Jump to content

Focus pulling wide dolly shots when subject is far away


Nicolas U Hepburn

Recommended Posts

Hi everyone,

I'm not sure if it's an issue of using a photographic lens instead of a cine one. When I shoot a scene with my Sigma 18-35 at 35mm 2.8 and my subject is around 3 meters (around 9 feet) away from the camera while doing a push-in with a slider (2.6 feet distance between points A and B of the slider), I always find the subject to be too soft for my liking and the two focus points are so close that it is impossible to follow. If the subject is closer to the camera I don't have any issue at all and the subject is perfectly sharp. Now, I know that the further away the subject is the less movement is required to adjust focus. Should I just deep focus in these circumstances?

Link to comment
Share on other sites

When it comes to the mechanics of focussing, the requirements of stills and MP photography are not only different, but opposed. A short focus rack is a positive advantage in stills as the autofocus can be quicker, but as you've found it works against you when pulling focus, which is of course unique to cine. If you need to use this lens, and keep shallow focus, the only solution is to practise.

7 hours ago, Raymond Zrike said:

Cine lenses have much longer focus throws. 

The extreme example is the f0.7 Zeiss lens Kubrick rebuilt for the candlelit scenes in "Barry Lyndon" , which had a focussing helix that rotated through two full turns- 720deg.

  • Like 1
Link to comment
Share on other sites

According to this Depth-of-field (DoF) calculator...

https://www.dofmaster.com/dofjs.html

...If you are using a full-frame camera, the total DoF in your case should be 1.29m, ranging from 2m50 to 3m80. It should be enough to keep a sharp image on the whole 86cm distance of your slider. However, you have to set the focus when your slider is more or less at the middle of its travel, to use both sides of the DoF. All these calculations are theoretical and rely on the "circle of confusion". They use a default value, which might not be adequate, but its impossible for the common user to decide what better value to use.

Most still lenses with auto-focus have other drawbacks:

- manual focusing is indeed "fly by wire" type: the focus ring does not move anything, it just tells the camera body what was the rotation, and the body tells a motor inside the lens to move accordingly. This is not very precise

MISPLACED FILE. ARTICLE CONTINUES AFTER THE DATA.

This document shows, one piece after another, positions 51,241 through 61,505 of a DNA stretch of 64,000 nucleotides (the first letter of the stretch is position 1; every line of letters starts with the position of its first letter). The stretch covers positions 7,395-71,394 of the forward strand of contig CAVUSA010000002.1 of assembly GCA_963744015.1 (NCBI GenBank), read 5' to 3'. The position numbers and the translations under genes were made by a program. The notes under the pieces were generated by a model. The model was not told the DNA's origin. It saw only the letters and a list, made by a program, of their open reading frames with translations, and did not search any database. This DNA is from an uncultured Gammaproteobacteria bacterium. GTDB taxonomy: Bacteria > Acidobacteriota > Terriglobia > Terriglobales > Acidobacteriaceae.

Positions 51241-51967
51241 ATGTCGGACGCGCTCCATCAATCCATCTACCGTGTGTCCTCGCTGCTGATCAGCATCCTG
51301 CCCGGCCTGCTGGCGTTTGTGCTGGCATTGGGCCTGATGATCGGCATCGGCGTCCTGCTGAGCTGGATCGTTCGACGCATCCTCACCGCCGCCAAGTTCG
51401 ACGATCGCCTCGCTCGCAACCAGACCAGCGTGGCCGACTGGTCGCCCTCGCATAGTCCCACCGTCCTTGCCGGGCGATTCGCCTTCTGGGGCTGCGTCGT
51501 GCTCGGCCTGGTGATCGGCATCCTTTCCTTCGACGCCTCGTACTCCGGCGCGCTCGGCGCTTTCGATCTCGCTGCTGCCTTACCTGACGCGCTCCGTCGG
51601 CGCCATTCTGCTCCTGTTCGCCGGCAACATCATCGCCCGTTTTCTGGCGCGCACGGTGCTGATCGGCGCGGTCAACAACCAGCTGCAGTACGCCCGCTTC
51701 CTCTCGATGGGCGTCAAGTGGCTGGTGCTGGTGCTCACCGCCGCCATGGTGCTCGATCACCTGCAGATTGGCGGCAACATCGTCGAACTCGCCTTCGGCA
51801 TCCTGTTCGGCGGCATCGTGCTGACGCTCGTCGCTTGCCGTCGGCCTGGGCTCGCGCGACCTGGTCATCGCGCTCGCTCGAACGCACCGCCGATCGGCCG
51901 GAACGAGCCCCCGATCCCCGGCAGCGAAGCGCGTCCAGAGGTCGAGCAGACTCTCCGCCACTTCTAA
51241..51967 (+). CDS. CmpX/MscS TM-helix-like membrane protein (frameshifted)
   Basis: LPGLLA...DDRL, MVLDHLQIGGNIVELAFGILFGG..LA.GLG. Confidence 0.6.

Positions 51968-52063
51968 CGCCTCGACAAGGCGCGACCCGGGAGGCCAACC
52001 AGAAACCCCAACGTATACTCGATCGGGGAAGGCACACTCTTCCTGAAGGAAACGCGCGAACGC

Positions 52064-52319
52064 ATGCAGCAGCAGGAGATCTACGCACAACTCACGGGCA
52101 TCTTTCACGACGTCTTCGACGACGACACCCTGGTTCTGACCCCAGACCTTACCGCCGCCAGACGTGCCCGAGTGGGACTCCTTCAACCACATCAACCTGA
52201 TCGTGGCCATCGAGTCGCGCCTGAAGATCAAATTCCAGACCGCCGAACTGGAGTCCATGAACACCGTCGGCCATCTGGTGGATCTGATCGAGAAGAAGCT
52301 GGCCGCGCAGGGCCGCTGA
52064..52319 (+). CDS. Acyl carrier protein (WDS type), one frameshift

- moreover, the relationship between rotation and focus change is usually not linear and depends on the speed of rotation. For a same angle, the fastest you turn the ring, the greater the focus change. This is of great help for stills, as it makes an intuitive "coarse / fine" focus search. But you cannot have a very repeatable action when pulling focus in video. Some camera bodies allow to change the relationship to "linear", but the very common Panasonic GH5 and Sony A7III don't.

Edited by Nicolas POISSON
Link to comment
Share on other sites

9 hours ago, Raymond Zrike said:

It does sound like a limitation of the photo lens you are using. Cine lenses have much longer focus throws. 

I guess I have to just rent a cine lens for those shots. Thank you!
 

1 hour ago, Mark Dunn said:

When it comes to the mechanics of focussing, the requirements of stills and MP photography are not only different, but opposed. A short focus rack is a positive advantage in stills as the autofocus can be quicker, but as you've found it works against you when pulling focus, which is of course unique to cine. If you need to use this lens, and keep shallow focus, the only solution is to practise.

The extreme example is the f0.7 Zeiss lens Kubrick rebuilt for the candlelit scenes in "Barry Lyndon" , which had a focussing helix that rotated through two full turns- 720deg.

Focus peaking tells me the image is in focus at that distance (9 feet) when the lens is at or close to infinity so I can't really follow the slider movement when the points on the wheel are less than a few millimeters apart and the camera movements is considerably longer than that. I might be able to use the A and B point feature on the nucleus wheel which would make the throw longer between those points. On medium-wide shots when the focus mark isn't close to infinity like in this scenario, I can keep it well in focus the entire way because there is more depth between the subject and the background and the two focus point are further apart and most importantly not that close to infinity which on this lens doesn't seem to be very accurate. I guess, as you said,  that I need to adapt to how a regular photography lens works instead of making it adapt to my needs. Thank you!